We are interested in social phenomena and how interactions between individuals are carried out in specific spaces. This is incredibly crucial in college residency and residence life where developing community and understanding social interactions between constituents can lead to an increased quality of life and the implementation of improved student programming. We know firsthand the importance of trying to fit into a social group. At Grinnell College, where floor community and "self-governance" is a huge aspect of residence life, we think that this project has unlimited potential to demonstrate social interactions, which can be used at the offices of residence life at many academic institutions to promote and maintain communal activity.

What it does

The Network Visualization of Student Interactions allows users to observe how individuals are connected in a student dormitory. Users can use the application to identify networks between participants of a study conducted by the MIT Human Dynamics Lab; both survey and mobile data was collected from these participants as they lived in their own respective student dormitories. Using these data, we can subset the participants into different categories and look at interesting relationships they may have with one another. The lines that connect students to one another represent mobile phone calls, short message services (texts), and the physical distance from one student to another.

How we built it

We wrote this visualization in the R statistical programming language using the visNetwork and shiny packages. visNetwork allows us to take our cleaned data and spatially visualize interactions using network analysis techniques. shiny introduces interactivity between the user and visualization that enables a more sophisticated exploration of the underlying data.

Challenges we ran into

Wrangling data often takes a heavy amount of time since most data come in an unsuitable format. Particularly, we discovered that the data we worked with did not fit well with what visNetwork required in order to properly create visualizations. Additionally, the time constraints of a hackathon made us, at times, sacrifice some sanity and omit certain coding practices that we would have benefited from. For example, we did not necessarily think about how some variables may need to be in a specific format when they could not be given the constraints of a specific package.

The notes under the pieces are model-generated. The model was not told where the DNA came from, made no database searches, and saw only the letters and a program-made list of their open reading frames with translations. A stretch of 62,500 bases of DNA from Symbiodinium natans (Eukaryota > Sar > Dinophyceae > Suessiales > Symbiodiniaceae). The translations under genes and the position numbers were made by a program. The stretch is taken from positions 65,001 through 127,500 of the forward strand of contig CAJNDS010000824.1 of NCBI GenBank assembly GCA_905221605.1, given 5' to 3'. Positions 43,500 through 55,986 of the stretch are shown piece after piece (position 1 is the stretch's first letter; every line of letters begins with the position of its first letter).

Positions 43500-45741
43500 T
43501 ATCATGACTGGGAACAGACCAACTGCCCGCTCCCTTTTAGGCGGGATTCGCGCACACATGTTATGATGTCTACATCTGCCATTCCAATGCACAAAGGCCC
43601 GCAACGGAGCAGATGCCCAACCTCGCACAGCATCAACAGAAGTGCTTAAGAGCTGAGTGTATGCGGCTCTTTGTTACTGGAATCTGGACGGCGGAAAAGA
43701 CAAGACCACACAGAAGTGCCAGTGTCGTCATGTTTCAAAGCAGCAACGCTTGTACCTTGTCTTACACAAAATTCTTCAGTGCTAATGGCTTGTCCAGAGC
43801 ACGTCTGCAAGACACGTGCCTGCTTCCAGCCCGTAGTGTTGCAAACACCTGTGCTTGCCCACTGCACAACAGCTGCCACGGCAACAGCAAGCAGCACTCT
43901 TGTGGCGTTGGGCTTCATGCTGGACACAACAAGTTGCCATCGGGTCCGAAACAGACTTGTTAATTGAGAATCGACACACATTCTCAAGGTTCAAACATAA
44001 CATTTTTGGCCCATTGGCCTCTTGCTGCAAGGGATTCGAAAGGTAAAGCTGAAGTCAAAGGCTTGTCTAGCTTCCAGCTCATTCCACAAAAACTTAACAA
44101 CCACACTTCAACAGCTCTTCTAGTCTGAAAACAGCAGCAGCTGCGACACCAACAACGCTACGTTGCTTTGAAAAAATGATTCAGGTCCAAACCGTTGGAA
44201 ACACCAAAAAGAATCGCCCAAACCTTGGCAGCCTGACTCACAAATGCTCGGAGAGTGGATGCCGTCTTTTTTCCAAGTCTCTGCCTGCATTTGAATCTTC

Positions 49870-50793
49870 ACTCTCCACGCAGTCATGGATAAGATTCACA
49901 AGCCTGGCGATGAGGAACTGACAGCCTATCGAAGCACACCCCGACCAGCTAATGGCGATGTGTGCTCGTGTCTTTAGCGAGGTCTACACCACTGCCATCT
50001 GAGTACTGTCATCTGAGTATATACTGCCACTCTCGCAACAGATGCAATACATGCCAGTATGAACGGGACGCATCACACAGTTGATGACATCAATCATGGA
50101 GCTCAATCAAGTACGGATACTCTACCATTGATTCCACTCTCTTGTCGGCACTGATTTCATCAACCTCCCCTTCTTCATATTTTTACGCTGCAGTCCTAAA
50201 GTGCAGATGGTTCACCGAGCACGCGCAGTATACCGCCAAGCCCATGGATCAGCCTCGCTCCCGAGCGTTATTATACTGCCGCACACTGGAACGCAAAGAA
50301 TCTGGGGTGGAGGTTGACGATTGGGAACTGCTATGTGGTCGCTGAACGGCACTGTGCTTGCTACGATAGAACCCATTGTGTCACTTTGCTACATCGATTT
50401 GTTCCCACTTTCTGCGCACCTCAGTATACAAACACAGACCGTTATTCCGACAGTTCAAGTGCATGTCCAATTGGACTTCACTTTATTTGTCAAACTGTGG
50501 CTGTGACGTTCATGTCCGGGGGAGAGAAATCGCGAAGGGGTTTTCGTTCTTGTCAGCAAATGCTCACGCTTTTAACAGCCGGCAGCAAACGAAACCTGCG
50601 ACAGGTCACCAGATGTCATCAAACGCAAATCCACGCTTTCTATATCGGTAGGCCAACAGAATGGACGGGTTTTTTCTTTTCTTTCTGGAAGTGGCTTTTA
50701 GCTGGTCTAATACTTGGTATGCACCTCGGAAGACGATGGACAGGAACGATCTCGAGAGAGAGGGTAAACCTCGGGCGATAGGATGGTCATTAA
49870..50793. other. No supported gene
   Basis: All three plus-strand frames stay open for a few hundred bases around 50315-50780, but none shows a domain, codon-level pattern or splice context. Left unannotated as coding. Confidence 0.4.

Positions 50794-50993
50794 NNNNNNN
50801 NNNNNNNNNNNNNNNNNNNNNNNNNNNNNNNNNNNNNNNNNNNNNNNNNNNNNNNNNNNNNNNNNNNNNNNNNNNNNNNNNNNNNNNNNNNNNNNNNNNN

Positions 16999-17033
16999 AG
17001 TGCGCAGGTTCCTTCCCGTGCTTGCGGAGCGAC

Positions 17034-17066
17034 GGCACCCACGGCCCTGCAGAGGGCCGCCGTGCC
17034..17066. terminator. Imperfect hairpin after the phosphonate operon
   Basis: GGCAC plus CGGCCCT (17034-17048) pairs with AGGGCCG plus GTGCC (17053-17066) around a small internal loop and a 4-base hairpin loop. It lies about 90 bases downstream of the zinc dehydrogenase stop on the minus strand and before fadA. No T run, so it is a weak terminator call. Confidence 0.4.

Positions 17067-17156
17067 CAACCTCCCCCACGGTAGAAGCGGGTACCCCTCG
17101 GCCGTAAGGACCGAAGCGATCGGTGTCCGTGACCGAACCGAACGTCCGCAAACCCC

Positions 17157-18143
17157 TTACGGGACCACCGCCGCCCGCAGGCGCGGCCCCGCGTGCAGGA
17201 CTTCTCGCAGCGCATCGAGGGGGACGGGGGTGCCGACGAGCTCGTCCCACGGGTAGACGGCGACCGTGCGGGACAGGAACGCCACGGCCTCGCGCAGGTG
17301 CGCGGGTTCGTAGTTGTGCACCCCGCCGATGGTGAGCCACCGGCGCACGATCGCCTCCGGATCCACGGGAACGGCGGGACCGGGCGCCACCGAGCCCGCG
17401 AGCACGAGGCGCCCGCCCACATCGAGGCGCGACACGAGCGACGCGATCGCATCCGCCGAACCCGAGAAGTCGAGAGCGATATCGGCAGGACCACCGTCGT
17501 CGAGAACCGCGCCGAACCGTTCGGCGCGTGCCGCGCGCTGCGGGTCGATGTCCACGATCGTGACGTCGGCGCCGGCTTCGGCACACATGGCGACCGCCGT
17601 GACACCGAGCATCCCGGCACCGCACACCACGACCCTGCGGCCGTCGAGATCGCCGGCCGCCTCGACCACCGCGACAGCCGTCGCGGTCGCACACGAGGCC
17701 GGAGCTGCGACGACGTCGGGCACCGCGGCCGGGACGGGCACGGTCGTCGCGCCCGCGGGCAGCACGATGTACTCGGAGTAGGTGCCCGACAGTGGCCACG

Accomplishments that we're proud of

We made it with an hour to spare. For Krit, it was especially exciting to come out with a product that operated relatively well and looked aesthetically pleasing. For Jarren, it was a relief that he could contribute some knowledge and insight despite being a beginner in statistical programming and programming in general.

What we learned

Krit and Jarren both learned that hackathons are taxing on sleep and wellness. Jokes aside, we were able to learn more about the packages in R that can help craft spatial visualizations, like the one that we created in our app. We also learned that teamwork prevails and that a project like this can easily be created as long as both are willing to commit to the cause and stay on-task.

What's next for student-network-vis

We hope add a temporal element to the project since the data that we worked with was organized by month and year. To observe this visualization over time may reveal interesting patterns and relationships of students during the school year. Additionally, the Social Evolution data contain a plethora of other variables including music genre preference, type of relationship between students, and wireless network proximity that we could incorporate into our project.

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